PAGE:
Pull Ourselves Together


 

 

The first action to be taken is to pull ourselves together. 
If we are going to be destroyed by an atomic bomb,
let that bomb, when it comes,
find us doing sensible and human things–
praying,
working,
teaching,
reading,
listening to music,
bathing the children,
playing tennis,
chatting to our friends over a pint
and a game of darts–
not huddled together
like frightened sheep and thinking about bombs.

~ C.S. Lewis, written during World War II

Insert swine flu [or any crisis of the week] for atomic bomb. 
Lewis’ words are especially potent.
How will huddling and worrying add a day to your life?

I don’t want to discount the potential harm from swine flu.
Neither do I want to inflate the threat.

If the swine flu attacks me today–and I doubt it will–,
it will find me making a birthday dinner,
taking a walk, reconciling a bank
statement (one of my favorite tasks),
cleaning floors, answering the phone,
and reading a book.

What sensible and human things are you doing?

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12 thoughts on “Pull Ourselves Together

  1. Well, washing my hands, for sure πŸ™‚  But like you I’m carrying on with the ordinary tasks of life and enjoying them all.  Answering the phone, scheduling appointments, solving problems, explaining issues, running errands, making reservations, opening/distributing the mail….. I think you got the picture.We’re continuing to experience April showers even tho’ the May flowers have bloomed.Blessings fm GA, Dana

  2. I had to have a panic attack for a day over the Swine flu..then I remembered how much folks love a crisis…especially these days.  Now I’m back to regular life ….baseball games and the ensuing laundry pile, harp recitals, school lessons, planting a garden and alas…a cousins funeral this weekend.  Life goes on…as does death. I’d like to be ready for both. 

  3. Eating beef jerky [only 45 calories!!!], wiping a lot of runny noses in my house, (none of which have been to Mexico), trying to act like I remember how to do long division, and dropping off baby clothes at the thrift shop.A normal day, indeed.:)

  4. This is going in my commonplace book for sure!Today I am~Cooking dinner for my family and my daughter’s fiance~that young man needs fattening up!~Teaching my youngest daughter to add unlike fractions and to spell “maladjusted”~Preparing to teach my classes for homeschoolers tomorrow~Laundry~Praying~Listening to all sorts of things (pastors’ roundtable on repentance, Handel’s Messiah)~Talking with my husband~Walking while admiring all the green!~Reading~Ignoring the news media

  5. This one girl showed up in class last week w/ a doctor’s mask on and we all laughed at her. By the first break, the mask was off. Yes, we are all like sheep, running to Walgreen’s for hand sanitizer and face masks!! Very irritating that people don’t think for themselves. I am doing the 10 pages of Linguistics homework, finishing up my resumé and cover letter for class, and hoping the weather clears up soon so Brianne and i can take our grad photos together in the park!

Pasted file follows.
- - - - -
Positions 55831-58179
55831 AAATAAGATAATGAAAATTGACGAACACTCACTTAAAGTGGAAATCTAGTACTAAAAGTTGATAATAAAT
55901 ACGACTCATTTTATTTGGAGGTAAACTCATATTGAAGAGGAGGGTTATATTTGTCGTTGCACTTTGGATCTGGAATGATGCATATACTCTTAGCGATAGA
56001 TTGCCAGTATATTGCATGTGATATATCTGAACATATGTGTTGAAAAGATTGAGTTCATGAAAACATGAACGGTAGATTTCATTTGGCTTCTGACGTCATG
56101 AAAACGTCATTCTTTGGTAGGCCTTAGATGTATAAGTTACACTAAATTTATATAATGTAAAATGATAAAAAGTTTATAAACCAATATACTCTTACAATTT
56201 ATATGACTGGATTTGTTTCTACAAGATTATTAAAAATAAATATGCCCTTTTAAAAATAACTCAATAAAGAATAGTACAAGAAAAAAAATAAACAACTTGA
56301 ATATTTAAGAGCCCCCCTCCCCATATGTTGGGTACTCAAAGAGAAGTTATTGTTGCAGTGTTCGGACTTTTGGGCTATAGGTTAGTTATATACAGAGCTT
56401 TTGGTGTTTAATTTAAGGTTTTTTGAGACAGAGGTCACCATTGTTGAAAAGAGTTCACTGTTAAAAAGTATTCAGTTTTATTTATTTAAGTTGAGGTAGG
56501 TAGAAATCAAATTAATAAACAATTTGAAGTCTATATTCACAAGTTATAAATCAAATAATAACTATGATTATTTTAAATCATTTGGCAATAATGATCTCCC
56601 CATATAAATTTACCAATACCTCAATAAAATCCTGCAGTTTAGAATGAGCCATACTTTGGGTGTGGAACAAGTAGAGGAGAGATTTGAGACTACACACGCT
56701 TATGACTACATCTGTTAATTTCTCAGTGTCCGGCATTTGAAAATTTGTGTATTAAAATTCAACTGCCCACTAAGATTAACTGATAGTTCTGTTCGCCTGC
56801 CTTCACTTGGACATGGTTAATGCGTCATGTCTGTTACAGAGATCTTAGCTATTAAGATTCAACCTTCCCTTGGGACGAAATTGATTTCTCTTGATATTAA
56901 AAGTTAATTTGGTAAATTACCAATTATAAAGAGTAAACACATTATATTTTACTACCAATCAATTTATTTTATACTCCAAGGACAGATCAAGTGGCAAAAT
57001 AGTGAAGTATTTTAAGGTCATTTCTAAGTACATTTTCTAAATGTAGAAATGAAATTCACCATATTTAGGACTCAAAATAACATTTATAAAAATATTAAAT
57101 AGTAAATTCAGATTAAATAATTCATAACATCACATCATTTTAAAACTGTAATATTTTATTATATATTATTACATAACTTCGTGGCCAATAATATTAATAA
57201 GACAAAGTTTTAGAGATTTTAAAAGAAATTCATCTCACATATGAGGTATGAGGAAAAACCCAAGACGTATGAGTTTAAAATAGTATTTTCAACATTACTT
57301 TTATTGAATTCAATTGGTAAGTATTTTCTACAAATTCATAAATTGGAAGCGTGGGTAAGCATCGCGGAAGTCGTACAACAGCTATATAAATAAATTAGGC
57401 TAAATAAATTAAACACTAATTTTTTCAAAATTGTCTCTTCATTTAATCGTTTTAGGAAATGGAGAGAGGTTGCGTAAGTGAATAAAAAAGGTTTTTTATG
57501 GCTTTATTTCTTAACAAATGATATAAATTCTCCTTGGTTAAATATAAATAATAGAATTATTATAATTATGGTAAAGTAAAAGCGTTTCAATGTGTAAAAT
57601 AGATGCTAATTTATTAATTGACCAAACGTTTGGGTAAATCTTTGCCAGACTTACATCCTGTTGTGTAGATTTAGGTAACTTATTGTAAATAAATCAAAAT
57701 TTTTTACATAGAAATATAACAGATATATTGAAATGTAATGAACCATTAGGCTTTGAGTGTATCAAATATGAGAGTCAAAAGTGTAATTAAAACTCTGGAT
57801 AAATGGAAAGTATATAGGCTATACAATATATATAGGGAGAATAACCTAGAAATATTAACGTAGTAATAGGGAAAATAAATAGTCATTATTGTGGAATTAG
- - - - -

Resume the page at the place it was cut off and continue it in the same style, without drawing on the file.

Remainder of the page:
6. Today I read aloud to the kids, taught grammar and math, gave spelling tests, read aloud some more, took the kids to the library and the park, then took Natalie to voice lessons, came home and made dinner, and then took Jonathan to see Wolverine on a Mommy-date. It was a good day. Thanks for the wise words, my friend.Carrie

  7. Not worrying about the flu, but preparing just in case. Planting flowers, tilling gardens, teaching school, praying, reading, listening to baseball!Thanks for that C.S. Lewis quote.  Your post made my day.

  8. enjoy getting soaked by autumn rain in a summer rainfall area, teaching in the morning, enjoying a birthday (the cake was a bit of a flop – a human thing), adult teaching in the afternoon, thanking old friends for friendships, working on new friendships, thanking virtual friends for reminders: bank statement reconciliations! bottling cured & pickled olives, sewing bedlinen for winter’s coming, thinking about dinner, practicing piano… let me do the bank thing right now…(not my favourite)

  9. @sonskyn –  *Your* birthday?  You must let me know.  I’m intrigued by the olives.  You’ve written about them before.  I love autumn best and I’m glad you are enjoying it.  The language lessons fit right in with a book I received in the mail yesterday: Speak, A History of Languages.

  10. a student’s birthday – I baked the cake as a gift – dh just exclaimed: o koek!  when he saw the cake; o koek is an expresssion exclaiming that something wrong happened, i.e. a play with words, because koek is Afrikaans for cake. Nevertheless, it tasted like cake. Olives – the best cure for your curiosity is to cure your own olives Enjoy your reading!

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